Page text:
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A Brooklyn rabbi has recently filed a civil lawsuit after falling victim to a scam perpetrated by a major Lakewood area ponzi scammer.

The scammer has answered the complaint by simply waiving his hands in the air and telling the judge that his victims are guilty for trusting him!

According to the complaint filed in New Jersey Superior Court in Ocean County by Florham Park Attorney Paul H. Schafhauser:

Back in August 2022, the scammer entered into a $19 million contract to purchase various real properties located in Essex County, Passaic County and elsewhere. The contract required the scammer to deposit $950,000 with Universal Abstract Title Company (“Universal”). 

One day after entering into this contract, the scammer got to work. He contacted the rabbi to state that he had a “good flip,” and that he needed to “fund today the deposit" or the investment deal would be lost. He told the rabbi that if he (the rabbi) invested $750,000 in the investment deal, he (the scammer) was ready, willing and able to close on the investment deal. 

The rabbi wanted assurance that the funds that they would invest would be secured, dedicated to the purposes of the investment deal and used for no other purpose, so he replied that he was interested to participate in the investment deal but only if the funds were held in escrow. The scammer agreed to this condition, specifically representing that that the money funded “will be in a title company,” thereby assuring the rabbi that the money would be used for the stated purpose – i.e., the Investment Deal – and for no other purpose.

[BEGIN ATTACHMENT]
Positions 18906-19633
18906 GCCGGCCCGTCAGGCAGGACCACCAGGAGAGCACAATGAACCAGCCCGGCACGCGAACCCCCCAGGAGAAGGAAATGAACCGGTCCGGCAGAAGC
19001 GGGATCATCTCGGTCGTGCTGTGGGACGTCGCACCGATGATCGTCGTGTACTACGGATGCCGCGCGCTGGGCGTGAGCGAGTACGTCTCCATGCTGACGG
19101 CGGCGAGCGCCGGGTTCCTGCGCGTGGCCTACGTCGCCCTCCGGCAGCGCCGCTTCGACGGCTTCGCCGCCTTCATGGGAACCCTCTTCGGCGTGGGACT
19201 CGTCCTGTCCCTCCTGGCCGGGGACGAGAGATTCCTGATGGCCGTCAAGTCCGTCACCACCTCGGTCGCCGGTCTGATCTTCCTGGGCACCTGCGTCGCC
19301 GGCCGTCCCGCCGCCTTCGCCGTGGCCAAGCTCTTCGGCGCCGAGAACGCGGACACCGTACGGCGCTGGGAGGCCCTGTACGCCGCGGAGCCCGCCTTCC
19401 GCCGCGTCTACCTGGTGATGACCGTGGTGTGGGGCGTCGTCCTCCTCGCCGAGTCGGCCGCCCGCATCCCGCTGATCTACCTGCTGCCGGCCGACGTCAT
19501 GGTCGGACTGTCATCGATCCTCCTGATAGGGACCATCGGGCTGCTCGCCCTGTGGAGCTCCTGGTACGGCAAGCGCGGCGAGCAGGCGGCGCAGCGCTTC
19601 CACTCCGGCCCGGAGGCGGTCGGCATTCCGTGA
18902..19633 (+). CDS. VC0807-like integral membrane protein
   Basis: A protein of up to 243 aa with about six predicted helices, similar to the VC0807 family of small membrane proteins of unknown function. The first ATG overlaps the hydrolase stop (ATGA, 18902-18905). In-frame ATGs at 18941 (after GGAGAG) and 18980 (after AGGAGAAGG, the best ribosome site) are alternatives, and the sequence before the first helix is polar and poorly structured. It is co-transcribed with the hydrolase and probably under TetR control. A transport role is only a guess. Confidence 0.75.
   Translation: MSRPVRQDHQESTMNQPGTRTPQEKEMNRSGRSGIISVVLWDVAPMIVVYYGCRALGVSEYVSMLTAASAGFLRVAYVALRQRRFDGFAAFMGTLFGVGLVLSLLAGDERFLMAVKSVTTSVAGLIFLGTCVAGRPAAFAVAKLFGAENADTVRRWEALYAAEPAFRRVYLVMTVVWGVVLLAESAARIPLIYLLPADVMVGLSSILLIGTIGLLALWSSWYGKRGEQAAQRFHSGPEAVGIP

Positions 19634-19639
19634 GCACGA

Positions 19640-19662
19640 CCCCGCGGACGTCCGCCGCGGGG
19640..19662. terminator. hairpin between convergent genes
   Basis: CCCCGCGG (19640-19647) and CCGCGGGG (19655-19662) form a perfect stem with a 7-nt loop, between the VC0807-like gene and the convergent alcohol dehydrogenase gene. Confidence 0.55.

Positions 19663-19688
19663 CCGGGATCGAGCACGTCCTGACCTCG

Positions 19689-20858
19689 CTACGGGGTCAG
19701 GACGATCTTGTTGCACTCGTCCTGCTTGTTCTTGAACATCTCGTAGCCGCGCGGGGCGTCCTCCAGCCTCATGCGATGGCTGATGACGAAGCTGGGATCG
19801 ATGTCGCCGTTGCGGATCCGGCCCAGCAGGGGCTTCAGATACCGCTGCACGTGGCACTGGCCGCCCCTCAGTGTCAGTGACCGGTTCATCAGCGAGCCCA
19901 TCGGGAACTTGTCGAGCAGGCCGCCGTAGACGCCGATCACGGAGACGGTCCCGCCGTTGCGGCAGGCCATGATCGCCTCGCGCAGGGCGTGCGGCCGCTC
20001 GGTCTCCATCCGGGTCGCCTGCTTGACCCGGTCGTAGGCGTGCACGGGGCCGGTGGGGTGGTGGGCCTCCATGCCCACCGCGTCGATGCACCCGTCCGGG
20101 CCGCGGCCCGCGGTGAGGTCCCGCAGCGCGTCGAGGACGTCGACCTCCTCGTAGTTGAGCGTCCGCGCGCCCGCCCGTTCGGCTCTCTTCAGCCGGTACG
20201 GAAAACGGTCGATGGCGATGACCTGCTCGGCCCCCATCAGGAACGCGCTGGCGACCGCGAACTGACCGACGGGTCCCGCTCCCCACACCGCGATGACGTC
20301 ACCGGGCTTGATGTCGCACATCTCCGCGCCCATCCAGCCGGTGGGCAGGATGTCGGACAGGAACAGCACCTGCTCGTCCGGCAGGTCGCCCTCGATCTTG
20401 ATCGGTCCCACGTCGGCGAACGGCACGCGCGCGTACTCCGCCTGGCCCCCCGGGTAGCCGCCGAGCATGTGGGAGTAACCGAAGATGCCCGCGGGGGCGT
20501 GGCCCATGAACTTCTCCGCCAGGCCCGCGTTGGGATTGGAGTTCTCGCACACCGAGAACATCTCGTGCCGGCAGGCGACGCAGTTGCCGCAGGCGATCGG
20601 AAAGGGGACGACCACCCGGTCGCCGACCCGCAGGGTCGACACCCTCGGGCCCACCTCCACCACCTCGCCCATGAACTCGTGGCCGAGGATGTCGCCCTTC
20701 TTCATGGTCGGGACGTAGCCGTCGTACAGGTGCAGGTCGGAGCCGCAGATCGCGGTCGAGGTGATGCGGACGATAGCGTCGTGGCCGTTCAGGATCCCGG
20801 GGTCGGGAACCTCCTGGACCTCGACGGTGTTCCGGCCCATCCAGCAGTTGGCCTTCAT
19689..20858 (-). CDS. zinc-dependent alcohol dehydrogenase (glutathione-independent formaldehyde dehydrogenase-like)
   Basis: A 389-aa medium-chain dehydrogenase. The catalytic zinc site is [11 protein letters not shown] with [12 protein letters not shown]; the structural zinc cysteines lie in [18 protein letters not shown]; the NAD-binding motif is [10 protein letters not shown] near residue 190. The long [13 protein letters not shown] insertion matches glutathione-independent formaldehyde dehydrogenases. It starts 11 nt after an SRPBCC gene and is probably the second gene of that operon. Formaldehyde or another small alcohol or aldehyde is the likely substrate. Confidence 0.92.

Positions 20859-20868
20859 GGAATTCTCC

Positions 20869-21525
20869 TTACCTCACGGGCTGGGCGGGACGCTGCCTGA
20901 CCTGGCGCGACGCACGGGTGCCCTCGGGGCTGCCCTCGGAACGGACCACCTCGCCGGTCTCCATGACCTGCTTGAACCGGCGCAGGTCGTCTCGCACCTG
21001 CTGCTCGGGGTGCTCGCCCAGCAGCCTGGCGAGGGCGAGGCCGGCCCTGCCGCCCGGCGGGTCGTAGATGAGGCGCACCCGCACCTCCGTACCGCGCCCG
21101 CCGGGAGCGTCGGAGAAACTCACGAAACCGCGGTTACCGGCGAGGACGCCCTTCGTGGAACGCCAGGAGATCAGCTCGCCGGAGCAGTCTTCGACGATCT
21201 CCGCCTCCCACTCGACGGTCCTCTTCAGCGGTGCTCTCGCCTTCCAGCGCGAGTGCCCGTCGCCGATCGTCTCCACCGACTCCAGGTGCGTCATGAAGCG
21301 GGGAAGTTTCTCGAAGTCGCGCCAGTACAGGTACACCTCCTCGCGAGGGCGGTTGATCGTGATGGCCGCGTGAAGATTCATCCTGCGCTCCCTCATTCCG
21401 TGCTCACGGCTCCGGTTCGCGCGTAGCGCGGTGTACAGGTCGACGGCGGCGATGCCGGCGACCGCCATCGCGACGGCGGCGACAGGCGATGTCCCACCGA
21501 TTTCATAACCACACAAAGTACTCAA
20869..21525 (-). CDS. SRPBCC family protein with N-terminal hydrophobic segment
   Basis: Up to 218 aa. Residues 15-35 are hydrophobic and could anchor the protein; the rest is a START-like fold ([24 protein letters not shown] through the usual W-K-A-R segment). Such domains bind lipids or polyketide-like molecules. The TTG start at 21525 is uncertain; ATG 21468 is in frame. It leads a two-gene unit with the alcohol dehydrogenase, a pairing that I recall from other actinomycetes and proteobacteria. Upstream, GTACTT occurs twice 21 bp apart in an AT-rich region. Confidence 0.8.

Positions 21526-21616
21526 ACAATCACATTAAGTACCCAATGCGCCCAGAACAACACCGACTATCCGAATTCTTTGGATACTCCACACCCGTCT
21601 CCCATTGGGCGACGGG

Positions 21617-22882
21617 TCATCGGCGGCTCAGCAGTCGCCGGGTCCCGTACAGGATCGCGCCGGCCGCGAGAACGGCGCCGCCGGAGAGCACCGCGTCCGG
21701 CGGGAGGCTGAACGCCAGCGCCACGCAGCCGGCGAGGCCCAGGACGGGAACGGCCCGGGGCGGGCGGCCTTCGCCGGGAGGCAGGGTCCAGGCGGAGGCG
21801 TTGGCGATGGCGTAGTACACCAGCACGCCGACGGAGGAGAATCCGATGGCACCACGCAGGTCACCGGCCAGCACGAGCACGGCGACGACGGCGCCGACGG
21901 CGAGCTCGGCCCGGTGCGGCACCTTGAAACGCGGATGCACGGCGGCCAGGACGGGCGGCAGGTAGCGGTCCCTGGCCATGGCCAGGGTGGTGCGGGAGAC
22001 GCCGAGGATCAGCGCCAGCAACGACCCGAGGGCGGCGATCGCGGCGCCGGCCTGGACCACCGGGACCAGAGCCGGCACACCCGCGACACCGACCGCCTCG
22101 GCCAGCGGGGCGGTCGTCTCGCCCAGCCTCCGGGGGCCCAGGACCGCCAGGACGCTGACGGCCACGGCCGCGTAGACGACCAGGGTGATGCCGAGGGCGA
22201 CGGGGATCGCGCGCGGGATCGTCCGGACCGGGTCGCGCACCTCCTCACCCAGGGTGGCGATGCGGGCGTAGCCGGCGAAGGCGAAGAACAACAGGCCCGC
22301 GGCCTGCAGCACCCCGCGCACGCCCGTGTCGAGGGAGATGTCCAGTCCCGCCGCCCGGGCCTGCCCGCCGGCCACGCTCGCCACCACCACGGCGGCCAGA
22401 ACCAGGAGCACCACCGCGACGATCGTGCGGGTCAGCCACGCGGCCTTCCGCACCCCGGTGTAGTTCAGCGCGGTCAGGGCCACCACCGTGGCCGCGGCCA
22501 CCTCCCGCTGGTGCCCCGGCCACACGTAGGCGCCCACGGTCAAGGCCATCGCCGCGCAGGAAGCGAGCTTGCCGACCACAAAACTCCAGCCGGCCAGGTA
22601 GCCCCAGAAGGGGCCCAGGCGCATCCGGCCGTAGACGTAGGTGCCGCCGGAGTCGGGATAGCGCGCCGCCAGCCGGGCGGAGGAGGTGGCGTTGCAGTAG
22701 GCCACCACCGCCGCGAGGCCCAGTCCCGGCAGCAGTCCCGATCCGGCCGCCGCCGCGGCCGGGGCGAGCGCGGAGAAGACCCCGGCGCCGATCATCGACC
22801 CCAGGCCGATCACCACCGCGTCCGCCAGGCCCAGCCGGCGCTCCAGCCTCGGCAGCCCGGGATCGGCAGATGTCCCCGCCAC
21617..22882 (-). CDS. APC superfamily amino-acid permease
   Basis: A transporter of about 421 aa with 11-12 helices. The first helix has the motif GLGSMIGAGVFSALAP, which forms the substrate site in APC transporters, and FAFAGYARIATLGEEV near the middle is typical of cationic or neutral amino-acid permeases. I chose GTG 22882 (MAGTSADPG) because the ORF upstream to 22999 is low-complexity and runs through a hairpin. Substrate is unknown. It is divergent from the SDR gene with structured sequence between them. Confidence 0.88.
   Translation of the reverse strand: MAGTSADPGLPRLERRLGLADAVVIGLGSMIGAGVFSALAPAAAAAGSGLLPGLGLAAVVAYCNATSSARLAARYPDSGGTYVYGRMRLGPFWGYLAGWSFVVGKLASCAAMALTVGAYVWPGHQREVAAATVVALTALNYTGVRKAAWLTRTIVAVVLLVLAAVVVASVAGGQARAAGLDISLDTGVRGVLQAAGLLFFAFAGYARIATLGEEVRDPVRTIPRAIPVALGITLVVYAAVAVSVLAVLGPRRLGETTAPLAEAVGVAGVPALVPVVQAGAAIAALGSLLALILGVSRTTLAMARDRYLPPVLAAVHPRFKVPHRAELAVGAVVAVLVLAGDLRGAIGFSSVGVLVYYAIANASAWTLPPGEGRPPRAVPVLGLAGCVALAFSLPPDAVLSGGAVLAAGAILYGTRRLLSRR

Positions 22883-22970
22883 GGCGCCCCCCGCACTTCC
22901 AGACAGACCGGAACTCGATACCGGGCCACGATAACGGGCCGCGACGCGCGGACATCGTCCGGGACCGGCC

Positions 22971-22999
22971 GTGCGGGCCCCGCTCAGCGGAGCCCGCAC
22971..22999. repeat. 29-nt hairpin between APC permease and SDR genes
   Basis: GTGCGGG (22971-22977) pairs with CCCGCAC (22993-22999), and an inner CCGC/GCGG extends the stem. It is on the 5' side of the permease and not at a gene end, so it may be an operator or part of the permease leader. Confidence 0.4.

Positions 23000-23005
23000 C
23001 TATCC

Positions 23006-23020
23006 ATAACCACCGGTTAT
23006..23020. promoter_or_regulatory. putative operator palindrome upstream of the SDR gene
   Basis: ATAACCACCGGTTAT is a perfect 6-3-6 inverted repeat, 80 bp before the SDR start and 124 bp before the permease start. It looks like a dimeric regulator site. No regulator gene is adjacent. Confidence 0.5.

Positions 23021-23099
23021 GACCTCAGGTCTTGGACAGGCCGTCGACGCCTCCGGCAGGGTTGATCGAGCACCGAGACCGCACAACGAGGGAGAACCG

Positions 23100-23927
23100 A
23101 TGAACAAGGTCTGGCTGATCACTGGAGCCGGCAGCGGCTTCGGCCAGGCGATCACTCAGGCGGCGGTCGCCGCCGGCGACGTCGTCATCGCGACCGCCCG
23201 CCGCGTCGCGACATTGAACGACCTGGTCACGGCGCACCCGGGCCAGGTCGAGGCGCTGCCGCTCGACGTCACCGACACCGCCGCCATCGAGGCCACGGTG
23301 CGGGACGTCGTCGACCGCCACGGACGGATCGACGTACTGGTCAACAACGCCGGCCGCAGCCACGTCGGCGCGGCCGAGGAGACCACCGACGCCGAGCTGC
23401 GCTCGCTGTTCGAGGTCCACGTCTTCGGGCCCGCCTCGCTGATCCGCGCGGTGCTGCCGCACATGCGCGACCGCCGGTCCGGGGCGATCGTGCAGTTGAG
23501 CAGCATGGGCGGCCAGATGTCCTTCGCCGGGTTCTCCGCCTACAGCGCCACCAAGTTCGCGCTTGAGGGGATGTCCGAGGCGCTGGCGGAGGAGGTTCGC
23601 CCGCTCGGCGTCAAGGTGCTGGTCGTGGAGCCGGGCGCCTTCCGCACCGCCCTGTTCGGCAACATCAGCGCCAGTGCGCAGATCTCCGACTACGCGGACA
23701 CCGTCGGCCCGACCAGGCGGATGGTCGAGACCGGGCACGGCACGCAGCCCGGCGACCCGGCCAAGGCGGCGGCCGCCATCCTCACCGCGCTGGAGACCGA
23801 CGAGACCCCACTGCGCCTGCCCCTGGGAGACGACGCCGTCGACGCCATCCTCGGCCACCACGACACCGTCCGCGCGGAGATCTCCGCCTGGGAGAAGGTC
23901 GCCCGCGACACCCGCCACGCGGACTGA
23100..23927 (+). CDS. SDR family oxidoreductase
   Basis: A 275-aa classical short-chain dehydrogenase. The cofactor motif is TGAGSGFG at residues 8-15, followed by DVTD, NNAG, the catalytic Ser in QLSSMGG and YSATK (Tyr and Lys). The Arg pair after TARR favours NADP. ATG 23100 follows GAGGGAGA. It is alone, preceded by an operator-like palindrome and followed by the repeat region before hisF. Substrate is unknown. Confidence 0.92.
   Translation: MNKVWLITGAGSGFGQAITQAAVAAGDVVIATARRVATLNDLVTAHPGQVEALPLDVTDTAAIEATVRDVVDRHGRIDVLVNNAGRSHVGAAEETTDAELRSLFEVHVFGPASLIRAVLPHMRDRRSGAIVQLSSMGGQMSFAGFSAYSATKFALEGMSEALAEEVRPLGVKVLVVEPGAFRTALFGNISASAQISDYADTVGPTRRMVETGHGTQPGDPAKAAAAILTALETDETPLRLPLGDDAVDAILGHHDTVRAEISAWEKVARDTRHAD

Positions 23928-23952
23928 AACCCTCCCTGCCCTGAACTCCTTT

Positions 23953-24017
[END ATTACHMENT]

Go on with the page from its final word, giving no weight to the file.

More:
Specifically, the scammer represented that Universal was the “title company” that would hold the money funded, and that they would hold the funds in “escrow.” Toward that end, he forwarded wire instructions regarding an “Escrow Account” allegedly maintained by Universal. In these and other ways, he further assured the rabbi that the funds to be invested would be held in escrow and use for the investment deal and no other purpose.

The scammer further promised and represented that when the investment deal closed or sold on a “flip,” the rabbi would obtain 50% share of the profits plus an additional $30,000. Specifically, the scammer promised and represented that when the deal closed, the profits obtained with respect would total approximately $1,000,00, of which $500,000 would be his share, which meant that the rabbi would obtain $250,000 of those profits, plus an additional $30,000.

In addition, the scammer further promised and represented that the rabbi would get all this "get rich quick" money within 45 days, and if the investment return was not timely paid because of any extensions for due diligence or other delays in closing on the investment deal, he would pay an additional $30,000 for each month of the delay.

Additionally, the scammer promised and represented that repayment would be secured by all of his liquid and non-liquid assets as “collateral.”